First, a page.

At trade shows and craft fairs, we get so many questions asking how we fabricate our furniture, artwork, and the 4-inch and 12-inch memento pieces made from the original suspender ropes from the Golden Gate Bridge. We thought describing the process would be the perfect blog subject. So, this is how we do it!


For ease of handling and storage, our inventory is made up of 11-foot sections of the original suspender ropes from the Golden Gate Bridge. These historic steel ropes are 2 11/16th inches in diameter and weigh approximately one pound per inch. In addition to being heavy, the original suspender ropes are flexible (they have an arc radius of 30 inches). It always takes two people to carry a length of suspender rope, if you pick it up in the middle, the ends touch the ground. So at 11-feet, we’re wrestling 135 pounds of bending steel rope.

Two thin strips of strapping steel stabilize each end of the suspender rope. These stabilizing strips maintain the lay of the wire rope. Each suspender rope is made up of 229 individual wires, and all but one of the wires has inherent torsional tension. That is to say, 228 wires are under stress to maintain the rotational twist of the steel rope. If the stabilizing strips were to come off, the wires in the rope would spring outwards with a lot of energy. Enough energy to knock a grown man backward.

Step 1: Cleaning

The first step to transform these original suspender ropes from the Golden Gate Bridge into art, furniture, or souvenir pieces is to remove all the old lead-based paint and accumulated debris. The group we contract to clean the suspender ropes had never worked with such unique material. Trying to manipulate these flexible steel ropes while directing a high-pressure stream of abrasive material (also referred to as sandblasting) turned out to be very labor-intensive. Even after hours of work, the ropes still had a lot of leftover paint. The guys came up with a plan to start the cleaning process by heating the suspender ropes to 500°F, which makes the remaining original lead-based paint and debris more friable. Next, the ropes go into a special abrasive blasting chamber that contains all the material removed by sandblasting; this results in a quite clean piece of steel. Even with all that work, there is still some original paint stuck in some places. For those tough, stuck on areas of paint, we use dental tools to remove any remaining paint. The outcome is a piece of galvanized steel suspender rope that looks nearly new.


Step 2: Stainless Steel Bands

Our finished sections of the original suspender rope from the Golden Gate Bridge have two stainless steel bands that when crimped using our custom hydraulic press, secures the individual wires in their identifiable wire rope lay. We pre-cut lengths of stainless steel tubing to meet the demands of a particular project. We start with 20-foot lengths of 3-inch stainless steel tubing that we cut with a bandsaw. For each project, we cut a different measure of stainless steel tubing that accounts for the metal lost with each cut throughout the process. The bandsaw blade is 1/16-inch width, and the chop saw blade is 3/16-inch width; for smaller sections of rope, the stainless steel band has an additional midpoint cut. After cutting, all of the stainless steel bands are deburred and finished smooth before placement on the suspender rope.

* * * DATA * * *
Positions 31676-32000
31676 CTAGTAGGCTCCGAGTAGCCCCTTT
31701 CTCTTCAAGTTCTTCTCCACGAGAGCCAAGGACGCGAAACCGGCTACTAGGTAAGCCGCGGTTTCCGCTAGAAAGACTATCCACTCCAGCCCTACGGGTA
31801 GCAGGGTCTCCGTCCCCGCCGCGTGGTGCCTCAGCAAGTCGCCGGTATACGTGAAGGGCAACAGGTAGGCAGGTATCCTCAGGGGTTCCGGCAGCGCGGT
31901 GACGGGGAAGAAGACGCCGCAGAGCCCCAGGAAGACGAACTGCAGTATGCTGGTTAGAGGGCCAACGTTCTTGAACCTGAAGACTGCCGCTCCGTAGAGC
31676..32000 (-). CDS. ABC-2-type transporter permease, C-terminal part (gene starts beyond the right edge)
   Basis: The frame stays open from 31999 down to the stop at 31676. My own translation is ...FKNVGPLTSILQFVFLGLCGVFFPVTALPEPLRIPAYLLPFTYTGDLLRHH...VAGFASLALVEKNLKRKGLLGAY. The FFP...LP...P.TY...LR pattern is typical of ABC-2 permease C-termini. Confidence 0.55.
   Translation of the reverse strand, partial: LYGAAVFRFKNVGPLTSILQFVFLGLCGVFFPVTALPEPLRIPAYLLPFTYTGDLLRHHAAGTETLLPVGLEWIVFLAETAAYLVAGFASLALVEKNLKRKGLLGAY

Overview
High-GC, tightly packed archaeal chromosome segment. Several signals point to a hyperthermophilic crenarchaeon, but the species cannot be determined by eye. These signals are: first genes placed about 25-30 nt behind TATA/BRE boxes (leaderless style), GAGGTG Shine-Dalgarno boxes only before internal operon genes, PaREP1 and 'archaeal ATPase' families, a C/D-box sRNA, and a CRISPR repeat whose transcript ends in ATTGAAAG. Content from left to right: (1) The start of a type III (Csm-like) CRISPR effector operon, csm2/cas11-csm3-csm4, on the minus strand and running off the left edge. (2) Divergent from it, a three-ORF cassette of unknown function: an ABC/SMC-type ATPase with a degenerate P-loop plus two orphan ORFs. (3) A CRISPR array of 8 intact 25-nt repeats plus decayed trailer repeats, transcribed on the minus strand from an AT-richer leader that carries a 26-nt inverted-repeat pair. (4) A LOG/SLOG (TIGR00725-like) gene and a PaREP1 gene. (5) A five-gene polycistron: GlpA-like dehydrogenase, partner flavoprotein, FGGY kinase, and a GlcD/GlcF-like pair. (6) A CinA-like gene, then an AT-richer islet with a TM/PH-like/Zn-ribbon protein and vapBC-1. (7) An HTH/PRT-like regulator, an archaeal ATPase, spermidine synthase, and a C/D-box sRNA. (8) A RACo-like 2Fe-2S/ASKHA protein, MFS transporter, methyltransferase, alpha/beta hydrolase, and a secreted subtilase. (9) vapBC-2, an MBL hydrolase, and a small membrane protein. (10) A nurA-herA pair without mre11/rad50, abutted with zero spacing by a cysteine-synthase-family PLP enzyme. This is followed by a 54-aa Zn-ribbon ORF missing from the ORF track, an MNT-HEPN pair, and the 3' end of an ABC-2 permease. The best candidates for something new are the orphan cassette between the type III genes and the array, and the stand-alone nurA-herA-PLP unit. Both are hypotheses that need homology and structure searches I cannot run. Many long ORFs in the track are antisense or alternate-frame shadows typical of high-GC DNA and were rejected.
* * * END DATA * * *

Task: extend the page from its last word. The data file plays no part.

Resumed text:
Step 3: Welding

Before loading the original suspender rope from the Golden Gate Bridge with the stainless steel bands, we remove the thin strips of strapping steel. To safely remove the strapping steel and maintain the lay of the wire, we need to weld together the ends of all 229 individual wires. First, we secured a length of suspender rope to a steel track. We use a series of clamps (cuss words and sledgehammers are optional) to ensure that the suspender rope is as flat as possible. A flat, stable suspender rope makes all of the subsequent steps easier as there are no bends that could alter measurements.

The inherent complicating factor is that welding galvanized steel produces toxic fumes that are incredibly dangerous. In addition to wearing respirators, we use big fans to improve ventilation. Inhalation of zinc oxide fumes can cause “metal fume fever”; even mild exposure induces headaches, wicked headaches.

While the weld is cooling, we test to see if a stainless steel band can slide onto the suspender rope. Often a few of the wires need to be ground down to pass the stainless steel bands onto the suspender rope.

Step 4: Crimping

After the weld has cooled, we remove the thin protective strips of strapping steel and load the appropriate number of stainless steel bands onto the original suspender rope from the Golden Gate Bridge. We typically load enough stainless steel bands to make table leg lengths in addition to 12-inch sections and 4-inch sections. In this image, we have a large production order for a retail shop specializing in unique San Francisco souvenirs, so they’ve placed an order for 4-inch pieces of suspender rope.

The stainless steel bands are crimped into place using a custom-built hydraulic press with six pistons that we take up to 7000 pounds of pressure (the crimper). When we took over the business, people would come into the shop and ask, “What’s that big thing?” while pointing at the crimper. So, one day Mary decided to christen it “The Big Thing,” and painted on the name. To facilitate the placement of the stainless steel bands in a standard fashion, and not to have to use a tape measure each time, we cut sections of steel to standard lengths. For the popular 4-inch Golden Gate Bridge Souvenirs, our unit of measure is one “Tom” after our long-time friend and business partner who passed away a couple of years ago. For the equally popular 12-inch memento, we use a unit of measure called a “Jose” to recognize how much we learned from our friend Jose, who taught us many of the intricate details of the fabrication process.